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  1. #1
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    Deda COM 12.5 vs. Columbus Thron? Differences?

    Anyone know the comparison between the two tubesets?
    In a way, each of us has an El Guapo to face. For some, shyness might be their El Guapo. For others, a lack of education might be their El Guapo. For us, our El Guapo is the actual El Guapo who is a big, dangerous man that wants to kill us.

  2. #2
    Adrenalina Italiana
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    Deda com 12.5 is new name for zero uno

    Quote Originally Posted by El Guapo
    Anyone know the comparison between the two tubesets?
    It's steel and as far as I know,it's the cheaper Dedacciai steel,ranked below EOM 16.5 and SAT 14.5 and it's a little heavier. It's a very nice tubeset that builds up into nice middle of the road frames: medium stiffness,good durability and reasonably light.The tubes are thick enough for lasting durability,but not so thick to add excess weight.

    columbus thron is kinda like Reynolds 501 tubing,heavy duty,low end standard steel tubing,medium thick tubeset that would be ideal for touring IMHO.
    " the odds are good, the goods are even odder."

  3. #3
    toomanybikes
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    The difference between Dedacciai 16.5 (Zero) and 12.5 (ZeroUno) is as simple as one is an air hardening steel alloy much like Reynolds 853. This product is Zero or 16.5.

    ZeroUno or 12.5 is a non air-hardening alloy much like the Reynolds 653 set.

    Theoretically, 16.5 can build a slightly lighter frameset.

    That's the only difference between them.

  4. #4
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    Quote Originally Posted by toomanybikes
    The difference between Dedacciai 16.5 (Zero) and 12.5 (ZeroUno) is as simple as one is an air hardening steel alloy much like Reynolds 853. This product is Zero or 16.5.

    ZeroUno or 12.5 is a non air-hardening alloy much like the Reynolds 653 set.

    Theoretically, 16.5 can build a slightly lighter frameset.

    That's the only difference between them.

    12.5 (ZeroUno) and 14.5 (Zero) use the same alloy only 14.5 is heat treated. These are not air-hardening. 16.5 is slightly different and is reputed to have air-hardening qualities. In terms of the gauge of the tubes, 12.5 is thickest (a nice general purpose tubeset), with 14.5 and 16.5 being quite thin. 14.5 comes in a fairly wide range of diameters but 16.5 is only available in super oversize although Dedacciai will special build just about anything if a manufactuer wants enough sets.

  5. #5
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    I would choose the Dedacciai tubset over Thron. If I'm not mistaken Thron is generic 25CrMo4 drawn to .6mm, which would put it way at the bottom of the Columbus tube sets.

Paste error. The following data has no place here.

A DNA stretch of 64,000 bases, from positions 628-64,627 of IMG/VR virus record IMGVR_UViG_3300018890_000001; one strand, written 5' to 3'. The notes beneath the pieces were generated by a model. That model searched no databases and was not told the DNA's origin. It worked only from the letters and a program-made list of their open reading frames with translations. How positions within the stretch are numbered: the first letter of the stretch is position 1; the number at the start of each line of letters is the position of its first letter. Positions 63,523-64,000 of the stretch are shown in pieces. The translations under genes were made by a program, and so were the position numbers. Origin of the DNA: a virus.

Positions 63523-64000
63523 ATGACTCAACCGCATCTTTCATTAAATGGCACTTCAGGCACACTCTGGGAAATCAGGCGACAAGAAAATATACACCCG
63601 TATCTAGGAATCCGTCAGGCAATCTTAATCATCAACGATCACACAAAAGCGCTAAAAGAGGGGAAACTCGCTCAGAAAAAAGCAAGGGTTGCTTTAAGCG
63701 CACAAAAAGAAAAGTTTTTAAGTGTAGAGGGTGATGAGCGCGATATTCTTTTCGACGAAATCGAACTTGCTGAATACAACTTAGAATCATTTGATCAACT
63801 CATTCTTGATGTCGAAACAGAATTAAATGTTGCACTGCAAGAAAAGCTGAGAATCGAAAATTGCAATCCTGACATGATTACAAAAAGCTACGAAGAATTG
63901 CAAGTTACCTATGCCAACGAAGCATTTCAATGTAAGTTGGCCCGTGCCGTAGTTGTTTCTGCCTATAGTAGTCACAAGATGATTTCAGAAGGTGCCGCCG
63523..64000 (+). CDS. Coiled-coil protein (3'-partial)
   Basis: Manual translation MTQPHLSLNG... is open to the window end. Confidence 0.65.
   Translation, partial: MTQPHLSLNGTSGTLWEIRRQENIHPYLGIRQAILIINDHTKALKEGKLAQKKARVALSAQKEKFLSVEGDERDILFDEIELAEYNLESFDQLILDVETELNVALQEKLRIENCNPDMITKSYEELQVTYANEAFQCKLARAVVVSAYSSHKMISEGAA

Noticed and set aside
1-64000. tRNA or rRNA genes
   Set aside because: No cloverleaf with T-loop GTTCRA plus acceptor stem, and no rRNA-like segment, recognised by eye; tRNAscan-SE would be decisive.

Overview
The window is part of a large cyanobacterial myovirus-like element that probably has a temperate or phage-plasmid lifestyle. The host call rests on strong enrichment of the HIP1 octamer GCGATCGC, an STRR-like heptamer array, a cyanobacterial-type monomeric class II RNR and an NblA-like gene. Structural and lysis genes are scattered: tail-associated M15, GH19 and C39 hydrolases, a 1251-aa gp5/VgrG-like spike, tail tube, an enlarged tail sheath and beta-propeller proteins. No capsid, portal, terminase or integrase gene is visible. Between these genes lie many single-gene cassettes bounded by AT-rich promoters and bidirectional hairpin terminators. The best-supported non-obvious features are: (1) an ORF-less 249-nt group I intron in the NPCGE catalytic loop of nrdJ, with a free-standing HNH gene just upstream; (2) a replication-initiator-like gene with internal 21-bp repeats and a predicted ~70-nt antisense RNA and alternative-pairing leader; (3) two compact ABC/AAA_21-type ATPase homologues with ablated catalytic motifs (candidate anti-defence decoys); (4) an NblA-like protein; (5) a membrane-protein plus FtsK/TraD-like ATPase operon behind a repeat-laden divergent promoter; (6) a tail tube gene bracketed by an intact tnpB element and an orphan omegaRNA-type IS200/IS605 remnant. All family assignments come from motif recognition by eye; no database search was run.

6. #6
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    Thron should be slightly heavier than the 12.5 but is a good tubeset about equivalent to the Deda ZeroTre.The Thron is available in a shaped Megatube version that makes for a stiffer frame than the round tubes.I have a semi-compact Marin Portofino made of multi-shaped Thron with a hexagonal down-tube oval top-tube and diamond chain stays.It has carbon wishbone seatstays.For a inexpensive production frame the ride and stiffness are amazingly good but the frame weighs about 0.5 lbs more than a 853,16.5,or a higher end Columbus tubeset.If you are a large,heavy rider there is nothing wrong with Thron especially in the Mega-tube version.
    Last edited by jordan; 08-20-2006 at 09:36 AM.

  7. #7
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    is 16.5 as stiff & light as aluminum frames (in general)?
    there are some heavy low end aluminum frames (4 lbs?)

  8. #8
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    Deda 16.5 will still weigh about 0.5 to 1.0 lbs. more than a similar priced aluminum frame.The stiffness would depend on the design and construction of the frame.At a given price point aluminum frames will nearly always be about 0.5-1.5lbs lighter.The steel frames under 4 lbs begin to have such thin wall sections that they can dent and crumple as easily as a 2.5-3.0 lb alu. frame in a crash.

  9. #9
    fmw
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    Amazing. One doesn't harden carbon steels with air. One hardens them with a liquid quench. Air hardnened must simply mean that it is a mild or low carbon steel. I can't tell you anything about the tube sets, sorry, other than that I ride one with Dedacciai Com 12.5 and it is the stiffest steel frame I've ever owned or ridden - not that I've ridden all that many of them. Here's my Com 12.5 bike:


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